Netbooks are beginning to really eat away at the notebook market and are showing their greatest strength outside the U.S., according to a new report by market researcher DisplaySearch, a subsidiary of NPD Group.
In its new Quarterly Notebook PC Shipment and Forecast Report, DisplaySearch found netbook sales had surged to 38 million units during second quarter, with 40 percent quarterly sequential growth — better than the 22 percent sequential growth for notebooks.
Of course, notebooks are a mature market while netbooks are still finding their footing. Plus, netbooks have been positioned as a second or third computer, ideal for someone who already owns a laptop but wants something smaller and lighter to more easily carry with them.
Netbooks’ share of the market has soared from 5.6 percent in the second quarter of 2008 to 22.2 percent last quarter. There has also been a corresponding loss for notebooks, from 94.4 percent of the market in 2008 to 77.8 percent in 2009.
Equally notable is where netbooks are growing. When the product category first emerged on the market, experts widely assumed they would take root in emerging and poorer countries. Instead, the opposite happened: They initially took off in the U.S. and Europe.
Since then, however, things have been changing. Latin America grew the most year-over-year, by 64.8 percent. Right behind it was China, with 59.7 percent growth, while the wider Asia-Pacific region saw 53.2 percent growth.
The U.S. became netbooks’ slowest market for growth at 6.9 percent year-over-year, followed by Europe, the Middle East and Africa (EMEA) in aggregate, with 14.8 percent growth. Japan gained 20.9 percent year-over-year.
DisplaySearch said that the low prices of netbooks makes them more affordable for emerging markets, and these regions have many first-time PC buyers, who are less likely to require all the bells and whistles available on a larger mainstream notebook PC.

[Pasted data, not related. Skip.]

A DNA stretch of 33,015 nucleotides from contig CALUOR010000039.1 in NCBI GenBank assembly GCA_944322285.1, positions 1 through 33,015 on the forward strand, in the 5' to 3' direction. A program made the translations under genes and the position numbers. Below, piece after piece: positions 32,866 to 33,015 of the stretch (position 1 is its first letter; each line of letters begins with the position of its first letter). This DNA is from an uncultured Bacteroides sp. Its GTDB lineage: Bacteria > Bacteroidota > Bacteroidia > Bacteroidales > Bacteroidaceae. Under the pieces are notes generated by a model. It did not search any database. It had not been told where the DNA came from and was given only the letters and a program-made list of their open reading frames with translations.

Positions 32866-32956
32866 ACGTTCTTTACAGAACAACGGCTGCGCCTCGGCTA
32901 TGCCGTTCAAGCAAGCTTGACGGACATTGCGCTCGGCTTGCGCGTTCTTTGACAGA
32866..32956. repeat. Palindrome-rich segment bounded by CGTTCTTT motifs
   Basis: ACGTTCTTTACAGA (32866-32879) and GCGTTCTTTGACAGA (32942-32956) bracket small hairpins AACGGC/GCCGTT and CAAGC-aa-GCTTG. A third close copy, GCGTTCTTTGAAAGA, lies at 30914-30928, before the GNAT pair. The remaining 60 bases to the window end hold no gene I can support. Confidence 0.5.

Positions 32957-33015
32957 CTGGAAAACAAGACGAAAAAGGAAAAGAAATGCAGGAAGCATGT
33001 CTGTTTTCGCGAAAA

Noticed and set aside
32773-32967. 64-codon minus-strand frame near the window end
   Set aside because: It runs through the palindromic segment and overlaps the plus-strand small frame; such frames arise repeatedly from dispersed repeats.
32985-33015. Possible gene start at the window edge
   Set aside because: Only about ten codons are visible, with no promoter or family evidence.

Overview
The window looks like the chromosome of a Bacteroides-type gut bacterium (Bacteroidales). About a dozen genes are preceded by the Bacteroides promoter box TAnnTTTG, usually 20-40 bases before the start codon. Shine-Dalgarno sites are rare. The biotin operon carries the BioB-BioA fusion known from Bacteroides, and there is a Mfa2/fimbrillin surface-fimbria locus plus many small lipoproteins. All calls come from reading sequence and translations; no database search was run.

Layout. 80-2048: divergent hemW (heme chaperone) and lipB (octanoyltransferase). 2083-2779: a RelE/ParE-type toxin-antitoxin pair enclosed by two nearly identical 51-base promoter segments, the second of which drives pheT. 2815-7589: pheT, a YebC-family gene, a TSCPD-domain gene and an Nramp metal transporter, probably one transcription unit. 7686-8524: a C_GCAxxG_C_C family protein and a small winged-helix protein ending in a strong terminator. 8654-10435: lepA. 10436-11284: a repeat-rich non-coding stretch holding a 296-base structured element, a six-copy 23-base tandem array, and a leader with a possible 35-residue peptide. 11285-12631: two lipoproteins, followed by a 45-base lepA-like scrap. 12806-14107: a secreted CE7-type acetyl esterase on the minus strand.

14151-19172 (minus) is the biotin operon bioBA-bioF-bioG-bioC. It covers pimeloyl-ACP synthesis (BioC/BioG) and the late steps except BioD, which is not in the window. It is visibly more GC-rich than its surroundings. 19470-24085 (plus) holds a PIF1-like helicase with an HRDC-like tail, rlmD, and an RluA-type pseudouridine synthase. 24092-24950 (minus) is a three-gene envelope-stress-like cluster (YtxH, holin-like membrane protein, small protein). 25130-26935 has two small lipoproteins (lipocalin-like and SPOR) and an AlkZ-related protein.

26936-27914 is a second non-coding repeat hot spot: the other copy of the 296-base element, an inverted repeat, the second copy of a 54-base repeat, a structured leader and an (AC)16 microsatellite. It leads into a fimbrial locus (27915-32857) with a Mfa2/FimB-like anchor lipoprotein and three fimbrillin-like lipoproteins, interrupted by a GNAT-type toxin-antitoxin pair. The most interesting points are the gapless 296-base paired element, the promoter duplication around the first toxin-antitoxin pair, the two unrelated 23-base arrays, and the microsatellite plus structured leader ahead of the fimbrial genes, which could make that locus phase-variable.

In the U.S. and western Europe, many communications companies have begun promoting netbooks — a trend that may ultimately have some impact on the market. For instance, some have adopted the mobile phone model by fully subsidizing the price of a netbook in return for requiring subscribers to sign up two a two-year data plan.
However, these plans have not been in place long enough to provide an accurate picture, the report said.
In any event, netbooks’ continued growth isn’t guaranteed if PC makers persist in taking steps that might erode the reasons for their success, DisplaySearch said. For one thing, the research firm noted that there is a limit to the size of the screen that customers are willing to buy, something that has proven to be an issue before.
“Some panel makers and brands are promoting 11.6-inch ‘mini-note’ displays, leading to an overlap with ultraportable notebooks,” John Jacobs, DisplaySearch’s director of notebook market research, said in a statement. “However, the higher prices of these larger netbooks diminish their cost advantage.”
“In addition to many other key players in the supply chain, Microsoft indicated it is their desire to increase the ASP [average selling price] of mini-notes,” he added. “A significant increase to the ASP of mini-notes may deter consumers that are predominantly using mini-notes as secondary PCs.”